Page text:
For more information, please click here

Copyright © A*STAR

If you have a comment, please Contact us.

Issuers of news releases, not 7th Wave, Inc. or Nanotechnology Now, are solely responsible for the accuracy of the content.

Bookmark:
Delicious Digg Newsvine Google Yahoo Reddit Magnoliacom Furl Facebook

Related News Press

News and information

Sandia use confined nanoparticles to improve hydrogen storage materials performance: Big changes from a small package for hydrogen storage February 25th, 2017

New nano approach could cut dose of leading HIV treatment in half February 24th, 2017

Atom-scale oxidation mechanism of nanoparticles helps develop anti-corrosion materials February 24th, 2017

Atomic force imaging used to study nematodes: KFU bionanotechnology lab (head - Dr. Rawil Fakhrullin) has obtained 3-D images of nematodes' cuticles February 23rd, 2017

Particle Works creates range of high performance quantum dots February 23rd, 2017

Marine/Watercraft

Atom-scale oxidation mechanism of nanoparticles helps develop anti-corrosion materials February 24th, 2017

Transparent gel-based robots can catch and release live fish: Made from hydrogel, robots may one day assist in surgical operations, evade underwater detection February 2nd, 2017

Possible Futures

Sandia use confined nanoparticles to improve hydrogen storage materials performance: Big changes from a small package for hydrogen storage February 25th, 2017

New nano approach could cut dose of leading HIV treatment in half February 24th, 2017

Atom-scale oxidation mechanism of nanoparticles helps develop anti-corrosion materials February 24th, 2017

EmTech Asia breaks new barriers with potential applications of space exploration with NASA and MIT February 22nd, 2017

Materials/Metamaterials

Sandia use confined nanoparticles to improve hydrogen storage materials performance: Big changes from a small package for hydrogen storage February 25th, 2017

Atom-scale oxidation mechanism of nanoparticles helps develop anti-corrosion materials February 24th, 2017

EmTech Asia breaks new barriers with potential applications of space exploration with NASA and MIT February 22nd, 2017

Molecular phenomenon discovered by advanced NMR facility: Cutting edge technology has shown a molecule self-assembling into different forms when passing between solution state to solid state, and back again - a curious phenomenon in science - says research by the University of Wa February 22nd, 2017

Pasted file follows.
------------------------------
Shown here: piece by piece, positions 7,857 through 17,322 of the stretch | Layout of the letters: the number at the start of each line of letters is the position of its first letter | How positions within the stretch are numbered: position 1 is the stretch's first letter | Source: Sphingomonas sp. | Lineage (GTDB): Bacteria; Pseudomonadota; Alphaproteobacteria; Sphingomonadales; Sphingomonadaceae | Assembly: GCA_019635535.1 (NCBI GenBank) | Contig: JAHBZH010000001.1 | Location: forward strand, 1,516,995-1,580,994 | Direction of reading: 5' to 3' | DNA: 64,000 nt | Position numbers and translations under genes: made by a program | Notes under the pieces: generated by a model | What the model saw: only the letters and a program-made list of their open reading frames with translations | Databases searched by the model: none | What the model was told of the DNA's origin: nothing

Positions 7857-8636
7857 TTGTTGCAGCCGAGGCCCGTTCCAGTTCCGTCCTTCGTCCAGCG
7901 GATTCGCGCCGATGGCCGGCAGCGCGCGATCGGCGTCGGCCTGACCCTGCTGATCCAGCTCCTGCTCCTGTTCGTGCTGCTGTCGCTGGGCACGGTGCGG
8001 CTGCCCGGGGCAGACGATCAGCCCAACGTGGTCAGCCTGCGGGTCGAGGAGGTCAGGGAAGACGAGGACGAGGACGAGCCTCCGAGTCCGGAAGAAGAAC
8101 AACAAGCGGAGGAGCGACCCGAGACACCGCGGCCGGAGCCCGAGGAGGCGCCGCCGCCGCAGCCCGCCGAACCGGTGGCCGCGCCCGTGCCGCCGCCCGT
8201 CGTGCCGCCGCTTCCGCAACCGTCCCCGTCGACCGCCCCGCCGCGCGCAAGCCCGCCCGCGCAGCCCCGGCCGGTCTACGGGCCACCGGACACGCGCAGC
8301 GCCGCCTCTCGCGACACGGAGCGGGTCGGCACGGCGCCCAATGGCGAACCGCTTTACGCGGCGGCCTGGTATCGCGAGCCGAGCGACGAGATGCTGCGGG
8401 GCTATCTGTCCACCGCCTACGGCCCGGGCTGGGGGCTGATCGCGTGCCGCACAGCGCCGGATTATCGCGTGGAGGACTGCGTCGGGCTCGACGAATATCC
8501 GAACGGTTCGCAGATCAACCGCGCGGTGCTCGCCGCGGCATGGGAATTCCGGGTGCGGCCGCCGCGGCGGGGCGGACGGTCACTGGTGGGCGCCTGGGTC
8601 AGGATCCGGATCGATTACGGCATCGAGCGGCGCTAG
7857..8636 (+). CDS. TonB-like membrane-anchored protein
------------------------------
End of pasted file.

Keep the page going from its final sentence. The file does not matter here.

Announcements

Sandia use confined nanoparticles to improve hydrogen storage materials performance: Big changes from a small package for hydrogen storage February 25th, 2017

New nano approach could cut dose of leading HIV treatment in half February 24th, 2017

Atom-scale oxidation mechanism of nanoparticles helps develop anti-corrosion materials February 24th, 2017

Atomic force imaging used to study nematodes: KFU bionanotechnology lab (head - Dr. Rawil Fakhrullin) has obtained 3-D images of nematodes' cuticles February 23rd, 2017

Environment

Meta-lenses bring benchtop performance to small, hand-held spectrometer: Game-changing nanostructure-based lenses allow smaller devices, increased functionality February 9th, 2017

NIST updates 'sweet' 1950s separation method to clean nanoparticles from organisms January 27th, 2017

Investigating the impact of natural and manmade nanomaterials on living things: Center for Environmental Implications of Nanotechnology develops tools to assess current and future risk January 9th, 2017

PCATDES Starts Field Testing of Photocatalytic Reactors in South East Asia December 28th, 2016

Construction

Graphene foam gets big and tough: Rice University's nanotube-reinforced material can be shaped, is highly conductive February 13th, 2017

New low-cost technique converts bulk alloys to oxide nanowires January 24th, 2017

Rice U probes ways to turn cement's weakness to strength: Rice University lab's calculations show new mechanisms to induce strength, ductility into concrete January 6th, 2017

Diamond nanothread: Versatile new material could prove priceless for manufacturing: Would you dress in diamond nanothreads? It's not as far-fetched as you might think November 3rd, 2016

NanoNews-Digest
The latest news from around the world, FREE



  Premium Products
NanoNews-Custom
Only the news you want to read!
 Learn More
NanoTech-Transfer
University Technology Transfer & Patents
 Learn More
NanoStrategies
Full-service, expert consulting
 Learn More











ASP
Nanotechnology Now Featured Books




NNN

The Hunger Project